A Mirfield church has been added to English Heritage’s At Risk list - but it has proved to be a mixed blessing.
St Mary’s Church is currently undergoing a quarter of a million pound restoration project, and Rev Hugh Baker, priest in charge of Mirfield Team Parish, believes the recognition of the state of the historic building by the conservation body will help future bids for funding.
He said: “Obviously being on the At Risk register is a bad thing but we are doing everything we can to protect the church. In a sense, it is a good thing that it is now recognised that it is worth preserving.
“Hopefully this will help with future funding applications.”
The church is currently undergoing exploratory work in the tower area in the first phase of a £250,000 grant application to the Heritage Lottery Fund. The amount of money granted will depend on the exact work which needs doing, but Rev Baker said they still need to raise in the region of £25,000 on top of that to enable them to complete all the work which is thought to be needed.
The tower is particular, which is made of sandstone, has suffered the toll of years of metal thefts and weather damage.
There was further good news for the church in that Castle Hall Hill motte and bailey castle, which is in the grounds of St Mary’s, was removed from the register.
Rev Baker said it was down to the hard work of the Friends of St Mary’s Heritage Site, who spearheaded work on clearing and stabilising the site. Future works on signage and repairing a wall at the site are being considered.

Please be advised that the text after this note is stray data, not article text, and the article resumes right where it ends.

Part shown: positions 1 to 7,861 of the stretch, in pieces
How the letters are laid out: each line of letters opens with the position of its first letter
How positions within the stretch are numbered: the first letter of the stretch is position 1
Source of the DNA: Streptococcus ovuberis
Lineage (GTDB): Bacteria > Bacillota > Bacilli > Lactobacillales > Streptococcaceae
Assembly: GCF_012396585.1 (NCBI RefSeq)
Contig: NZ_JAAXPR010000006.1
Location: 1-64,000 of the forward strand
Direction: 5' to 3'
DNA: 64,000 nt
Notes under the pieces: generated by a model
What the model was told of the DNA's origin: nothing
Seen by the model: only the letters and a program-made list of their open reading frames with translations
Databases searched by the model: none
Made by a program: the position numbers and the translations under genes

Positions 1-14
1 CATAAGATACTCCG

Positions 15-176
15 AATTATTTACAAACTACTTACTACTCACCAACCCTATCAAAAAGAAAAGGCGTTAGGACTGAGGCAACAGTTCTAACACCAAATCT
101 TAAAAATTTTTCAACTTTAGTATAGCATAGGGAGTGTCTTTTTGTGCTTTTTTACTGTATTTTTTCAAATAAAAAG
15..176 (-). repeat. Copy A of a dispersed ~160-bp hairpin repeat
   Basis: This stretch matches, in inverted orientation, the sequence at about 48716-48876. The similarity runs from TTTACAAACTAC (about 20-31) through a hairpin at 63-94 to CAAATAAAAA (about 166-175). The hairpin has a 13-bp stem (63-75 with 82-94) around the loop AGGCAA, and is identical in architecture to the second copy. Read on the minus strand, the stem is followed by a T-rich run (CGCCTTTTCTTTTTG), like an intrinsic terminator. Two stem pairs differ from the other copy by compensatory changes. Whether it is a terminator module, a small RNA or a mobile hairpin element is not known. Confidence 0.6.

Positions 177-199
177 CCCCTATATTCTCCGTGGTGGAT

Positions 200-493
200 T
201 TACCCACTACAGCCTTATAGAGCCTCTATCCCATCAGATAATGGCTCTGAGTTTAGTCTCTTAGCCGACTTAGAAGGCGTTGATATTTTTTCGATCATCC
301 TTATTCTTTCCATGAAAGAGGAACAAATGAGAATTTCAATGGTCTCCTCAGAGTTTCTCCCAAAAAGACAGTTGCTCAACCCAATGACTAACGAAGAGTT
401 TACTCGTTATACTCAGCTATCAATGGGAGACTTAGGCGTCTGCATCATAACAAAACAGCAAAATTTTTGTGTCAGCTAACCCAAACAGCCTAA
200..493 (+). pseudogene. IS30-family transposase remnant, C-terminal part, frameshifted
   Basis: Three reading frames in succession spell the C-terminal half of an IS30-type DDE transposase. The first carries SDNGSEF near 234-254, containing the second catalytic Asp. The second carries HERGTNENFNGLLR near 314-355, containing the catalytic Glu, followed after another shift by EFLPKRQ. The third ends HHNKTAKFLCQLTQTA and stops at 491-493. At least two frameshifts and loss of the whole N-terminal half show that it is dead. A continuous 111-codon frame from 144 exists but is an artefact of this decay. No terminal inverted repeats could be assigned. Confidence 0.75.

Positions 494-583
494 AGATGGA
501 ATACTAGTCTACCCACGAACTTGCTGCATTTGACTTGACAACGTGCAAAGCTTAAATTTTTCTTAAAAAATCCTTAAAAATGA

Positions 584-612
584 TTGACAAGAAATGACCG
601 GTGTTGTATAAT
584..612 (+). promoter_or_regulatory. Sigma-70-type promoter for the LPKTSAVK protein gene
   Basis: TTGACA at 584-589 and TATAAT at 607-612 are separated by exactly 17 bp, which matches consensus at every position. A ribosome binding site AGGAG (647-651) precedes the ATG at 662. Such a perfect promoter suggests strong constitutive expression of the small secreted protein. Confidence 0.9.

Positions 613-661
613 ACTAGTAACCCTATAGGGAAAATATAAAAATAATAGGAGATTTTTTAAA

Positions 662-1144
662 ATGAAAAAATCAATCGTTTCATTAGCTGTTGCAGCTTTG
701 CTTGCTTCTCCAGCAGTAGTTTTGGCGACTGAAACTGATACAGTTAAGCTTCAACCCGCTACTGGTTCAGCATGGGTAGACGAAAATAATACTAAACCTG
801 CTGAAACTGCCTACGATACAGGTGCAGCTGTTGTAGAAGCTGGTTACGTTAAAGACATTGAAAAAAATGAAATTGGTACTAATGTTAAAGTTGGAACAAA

Dewsbury Town Centre Conservation Area, which was recently successful in securing £2m from the Heritage Lottery Fund to help address the condition of the area, remains At Risk after being added to the list last year.
Hopton Congregational Church and the Church of St Michael and All Angels, otherwise known as Thornhill Parish Church, also remain on the list.
However, restoration work at the 9th century Thornhill church has begun.
The improvements include repairs to the roof and the 1614 monument to Sir George Savile and Lady Anne Savile.
Rev Sue Clarke said: “It’s quite a stunning piece of sculpture. It should look very grand when it’s restored.
“It’s such an historic church. I don’t think a lot of people realise what a treasure they have got there. People come from all over the world to visit it. Hopefully people will want to come and see it when it’s done - it belongs to the people of Thornhill.”
The bulk of the work is expected to take three months.
Across Yorkshire, there are 823 historic sites, buildings and places on the Heritage at Risk register - down 121 from last year.